There was perhaps an hour before the sun would set behind the ridge. (A fist held to the horizon represents about an hour, two fists between horizon and the sun and you’re looking at about two hours before sunset.) Once the sun disappeared the temperatures dropped and darkness spread across the valley faster than you could out walk it–at lease it seemed that way. I had been standing for perhaps an hour, not moving. I focused on the birds and attempted to better hear the sounds surrounding me. I concentrated on simply being still and observing. Once years ago while meditating in a woods, seated on a stump, a white-tail deer approached, sniffing the air curiously, nostrils flaring. Closer and closer she drew, then, with a shift of wind, she leaped as if suddenly released by gravity and bolted off across a meadow. When you sit in a forest things happen. On this afternoon, camera resting on my tripod in front of me, my hearing turned ever so effortlessly into listening. It is a subtle difference, hearing and listening, and I cannot say when it directly turned. You can’t really pinpoint such a thing. There was a chirping in the tree in front of me. It had been there but I’d not listened to it. I lifted my eyes and from a bore-hole the head of a fledgling appeared. It looked around, up and down, then hopped from the hole to a branch. Suddenly mom and dad woodpecker dropped from the sky screaming. They reprimanded the youngster and ushered him back into the nest. I could only imagine the discussion over dinner that night.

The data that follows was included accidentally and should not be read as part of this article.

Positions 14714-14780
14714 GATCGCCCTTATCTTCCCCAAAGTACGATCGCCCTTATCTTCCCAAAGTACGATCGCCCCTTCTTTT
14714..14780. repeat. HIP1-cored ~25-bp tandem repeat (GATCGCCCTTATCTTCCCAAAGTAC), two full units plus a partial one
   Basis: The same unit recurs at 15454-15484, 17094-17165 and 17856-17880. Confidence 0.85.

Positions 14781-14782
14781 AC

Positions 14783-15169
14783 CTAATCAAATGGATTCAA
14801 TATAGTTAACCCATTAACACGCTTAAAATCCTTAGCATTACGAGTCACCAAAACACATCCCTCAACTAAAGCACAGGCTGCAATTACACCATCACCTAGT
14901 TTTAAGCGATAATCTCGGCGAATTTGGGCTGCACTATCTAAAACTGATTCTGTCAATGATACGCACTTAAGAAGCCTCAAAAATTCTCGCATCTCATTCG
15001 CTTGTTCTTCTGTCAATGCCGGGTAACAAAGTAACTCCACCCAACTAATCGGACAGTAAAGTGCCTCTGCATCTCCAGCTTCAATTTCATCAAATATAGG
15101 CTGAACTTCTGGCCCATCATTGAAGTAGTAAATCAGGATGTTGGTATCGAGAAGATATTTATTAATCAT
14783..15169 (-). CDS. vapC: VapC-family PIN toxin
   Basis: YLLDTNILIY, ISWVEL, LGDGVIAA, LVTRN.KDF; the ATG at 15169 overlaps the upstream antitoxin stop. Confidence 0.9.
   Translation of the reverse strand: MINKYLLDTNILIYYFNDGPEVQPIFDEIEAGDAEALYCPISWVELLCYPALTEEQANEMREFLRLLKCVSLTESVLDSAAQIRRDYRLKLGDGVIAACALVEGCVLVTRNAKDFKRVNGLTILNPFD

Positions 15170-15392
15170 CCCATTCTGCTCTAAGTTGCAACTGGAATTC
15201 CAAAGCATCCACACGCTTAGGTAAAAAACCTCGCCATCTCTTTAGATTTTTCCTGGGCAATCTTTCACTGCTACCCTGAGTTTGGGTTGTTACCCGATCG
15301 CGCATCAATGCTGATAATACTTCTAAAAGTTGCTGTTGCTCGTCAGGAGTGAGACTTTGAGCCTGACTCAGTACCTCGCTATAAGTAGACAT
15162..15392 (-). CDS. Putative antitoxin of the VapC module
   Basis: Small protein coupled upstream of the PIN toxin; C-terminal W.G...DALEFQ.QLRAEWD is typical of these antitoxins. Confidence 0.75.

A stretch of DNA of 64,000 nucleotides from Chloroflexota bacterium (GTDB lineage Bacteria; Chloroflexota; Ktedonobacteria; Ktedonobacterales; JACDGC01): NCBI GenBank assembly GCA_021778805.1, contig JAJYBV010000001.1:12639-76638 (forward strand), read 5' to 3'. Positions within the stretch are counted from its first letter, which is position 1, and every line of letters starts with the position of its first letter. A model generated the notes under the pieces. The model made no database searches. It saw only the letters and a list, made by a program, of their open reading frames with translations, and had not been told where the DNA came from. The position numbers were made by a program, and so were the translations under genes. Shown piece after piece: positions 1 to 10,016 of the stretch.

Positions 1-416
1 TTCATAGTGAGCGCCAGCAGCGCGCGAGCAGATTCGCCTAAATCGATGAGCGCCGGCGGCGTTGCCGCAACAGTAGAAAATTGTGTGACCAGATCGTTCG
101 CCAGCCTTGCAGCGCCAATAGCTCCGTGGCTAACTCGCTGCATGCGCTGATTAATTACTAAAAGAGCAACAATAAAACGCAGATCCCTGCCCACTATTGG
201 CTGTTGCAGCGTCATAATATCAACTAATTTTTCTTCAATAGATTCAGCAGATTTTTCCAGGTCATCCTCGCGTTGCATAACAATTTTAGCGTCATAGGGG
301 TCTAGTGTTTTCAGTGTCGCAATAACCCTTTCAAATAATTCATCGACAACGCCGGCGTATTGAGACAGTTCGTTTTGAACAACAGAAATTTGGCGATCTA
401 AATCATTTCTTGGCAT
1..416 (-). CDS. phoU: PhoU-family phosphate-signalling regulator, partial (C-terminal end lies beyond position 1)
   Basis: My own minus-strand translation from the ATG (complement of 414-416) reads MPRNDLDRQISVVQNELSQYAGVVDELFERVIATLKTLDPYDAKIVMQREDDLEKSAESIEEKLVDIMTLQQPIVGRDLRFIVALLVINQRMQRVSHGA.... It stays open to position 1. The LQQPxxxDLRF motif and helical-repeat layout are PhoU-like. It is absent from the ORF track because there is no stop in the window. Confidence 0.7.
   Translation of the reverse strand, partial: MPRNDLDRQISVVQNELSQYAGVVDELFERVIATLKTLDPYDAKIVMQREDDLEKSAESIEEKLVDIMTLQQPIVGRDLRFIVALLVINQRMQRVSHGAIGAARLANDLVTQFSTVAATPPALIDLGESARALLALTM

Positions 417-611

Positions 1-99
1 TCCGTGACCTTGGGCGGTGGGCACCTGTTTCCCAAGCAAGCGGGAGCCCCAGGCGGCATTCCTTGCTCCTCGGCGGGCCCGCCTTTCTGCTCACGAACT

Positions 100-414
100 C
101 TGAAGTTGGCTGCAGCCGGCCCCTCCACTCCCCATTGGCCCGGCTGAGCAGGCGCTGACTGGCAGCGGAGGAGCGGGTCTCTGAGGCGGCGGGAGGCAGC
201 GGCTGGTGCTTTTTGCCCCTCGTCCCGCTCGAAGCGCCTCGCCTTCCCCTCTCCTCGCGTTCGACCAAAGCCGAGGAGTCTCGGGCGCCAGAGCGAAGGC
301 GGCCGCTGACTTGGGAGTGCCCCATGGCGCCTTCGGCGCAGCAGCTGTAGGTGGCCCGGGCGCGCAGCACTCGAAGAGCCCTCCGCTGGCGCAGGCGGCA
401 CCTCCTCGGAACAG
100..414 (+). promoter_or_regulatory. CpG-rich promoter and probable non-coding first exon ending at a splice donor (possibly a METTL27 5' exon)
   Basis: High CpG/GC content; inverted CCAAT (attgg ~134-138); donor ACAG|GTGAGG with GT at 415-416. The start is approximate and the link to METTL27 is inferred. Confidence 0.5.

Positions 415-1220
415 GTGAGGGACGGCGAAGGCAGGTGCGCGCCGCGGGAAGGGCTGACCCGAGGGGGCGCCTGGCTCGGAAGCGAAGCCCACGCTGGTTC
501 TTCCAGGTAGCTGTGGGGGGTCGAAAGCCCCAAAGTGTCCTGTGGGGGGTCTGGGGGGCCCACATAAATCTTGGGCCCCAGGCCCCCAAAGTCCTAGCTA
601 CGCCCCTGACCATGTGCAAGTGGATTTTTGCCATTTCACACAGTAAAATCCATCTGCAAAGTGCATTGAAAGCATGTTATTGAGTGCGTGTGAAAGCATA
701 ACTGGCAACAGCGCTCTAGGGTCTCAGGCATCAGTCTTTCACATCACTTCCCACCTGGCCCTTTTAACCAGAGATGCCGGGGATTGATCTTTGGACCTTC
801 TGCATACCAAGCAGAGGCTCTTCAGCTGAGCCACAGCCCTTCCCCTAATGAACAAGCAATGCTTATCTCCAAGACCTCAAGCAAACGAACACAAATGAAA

Despite my well documented appreciation of Thoreau and his fellow Transcendentalists, I have never been able to truly nurture an appreciation for things metaphysical, spiritual, or transcendental. Yet, as I grow older and as my stubbornness yields to experience, I find peace in considering such things. There is no conclusion to draw from that, other than the lesson of stillness and the woodpecker.

 

Waiting for my work to begin.

In Uncategorized on August 20, 2016 at 8:22 pm

It is reported that the last words of John Stuart Mill were, “My work is done.” I have a minor obsession regarding last words. Perhaps, if there is to be a summary of one’s life, it is  best captured in the last words, assuming the dying is cogent and a degree of ambition still evident. As I mentioned elsewhere, Hegel’s last words were, “Only one man understood me and he didn’t understand me.” And Henry Thoreau’s were, “Moose…Indian.” My advice to the dying is: Know what you’re going to say before you expire. We’re interested.

Mill’s utterance, “My work is done” crossed my radar this week. It came on the heels of a friend making the comment, “If you wrote a book, I’d read it.” You cannot imagine the import of these two phrases colliding as they did in space and time. I expressed appreciation to my friend and told him that growing up I was under the self-inflicted impression that I was to be a writer. I said this and smiled, shrugging my shoulders, as if to say, Oh well. But inside, I wanted to cry out, “Do Over!” Not that I would be up for a trade or a barter. I have loved the life I’ve lived (so far), the family, the marriage, the travel, books read, people met, and so on. But if I could have more that would be good. Greed is not an emotion I’m susceptible to, except when it falls into the category of living: let me live more, larger, richer, deeper. (Note, I didn’t say, Let me live longer.)